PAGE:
In the News – Immigration Affects N.O. Schools

Tuesday, August 26, 2014, 9:50 am

N.O. Unprepared for Immigrants

New Orleans’ charter school system ill-prepared for jump in Central American immigrants
Public schools in Orleans and Jefferson are facing an unprecedented wave of English-language learners (ELLs), resulting from the rise in immigration from Central American countries, with most students coming from Honduras. This year, an estimated 500 new immigrant students enrolled in New Orleans public schools, a 42% increase over last year’s ELL enrollment. Charter schools with large increases in ELLs are struggling to find Spanish speaking teachers and counselors to meet the needs of these new children and their families.

Measuring Progress

There’s a post-Katrina joie de vivre in New Orleans
The Los Angeles Times looks at the rebirth of New Orleans since Katrina. Signs of this revival include an increase in restaurants (from 809 in 2005 to more than 1,400 today), new music venues and nightclubs, new festivals and the growing success of old favorites, the expansion and renovation of our parks and zoos, and the revitalization of several key neighborhoods.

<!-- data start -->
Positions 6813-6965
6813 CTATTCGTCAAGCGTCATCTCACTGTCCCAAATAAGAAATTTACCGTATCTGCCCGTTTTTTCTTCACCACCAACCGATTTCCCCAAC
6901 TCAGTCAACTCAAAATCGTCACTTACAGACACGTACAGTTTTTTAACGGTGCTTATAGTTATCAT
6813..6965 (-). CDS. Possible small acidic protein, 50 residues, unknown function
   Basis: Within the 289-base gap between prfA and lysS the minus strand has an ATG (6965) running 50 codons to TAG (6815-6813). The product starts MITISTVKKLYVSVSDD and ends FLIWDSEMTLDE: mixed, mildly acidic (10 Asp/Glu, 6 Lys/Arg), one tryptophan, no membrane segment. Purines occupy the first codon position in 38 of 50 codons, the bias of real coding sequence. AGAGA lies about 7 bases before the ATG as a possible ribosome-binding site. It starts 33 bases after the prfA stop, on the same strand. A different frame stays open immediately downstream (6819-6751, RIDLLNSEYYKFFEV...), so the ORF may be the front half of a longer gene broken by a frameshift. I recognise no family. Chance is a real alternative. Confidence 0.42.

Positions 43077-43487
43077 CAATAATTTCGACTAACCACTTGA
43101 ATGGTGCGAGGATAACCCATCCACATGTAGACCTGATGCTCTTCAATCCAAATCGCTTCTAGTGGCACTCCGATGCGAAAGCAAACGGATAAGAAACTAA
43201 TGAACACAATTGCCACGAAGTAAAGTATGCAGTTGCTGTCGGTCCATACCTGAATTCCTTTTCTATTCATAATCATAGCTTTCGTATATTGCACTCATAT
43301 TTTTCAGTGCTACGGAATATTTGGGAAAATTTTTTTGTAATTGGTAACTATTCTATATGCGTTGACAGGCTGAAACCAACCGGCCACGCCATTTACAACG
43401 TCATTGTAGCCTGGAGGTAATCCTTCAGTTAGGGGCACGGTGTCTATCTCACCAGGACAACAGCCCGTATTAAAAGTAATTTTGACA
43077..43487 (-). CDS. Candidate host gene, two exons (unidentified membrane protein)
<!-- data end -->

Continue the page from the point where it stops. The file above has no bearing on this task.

Read More »

In the News – Judge Rules Against Governor

Tuesday, August 19, 2014, 7:06 pm

Judge Rules Against Jindal on Common Core

Common Core proponents scored a major victory today. A Baton Rouge judge found that Gov. Bobby Jindal caused “irreparable harm” to students and schools when he froze Louisiana’s testing vendor contract. The judge said the governor failed to produce any evidence that the Department of Education violated the law when it signed the contract, and he lifted the Jindal administration’s suspension of the contract. The lawsuit was brought by a group of parents, teachers, charter schools and BESE, who argued that the governor was illegally meddling in Common Core implementation. The governor plans to appeal the ruling, and he stated, “This judge is wrong on the facts and the law. Hopefully, he will reconsider this preliminary ruling at the full trial.”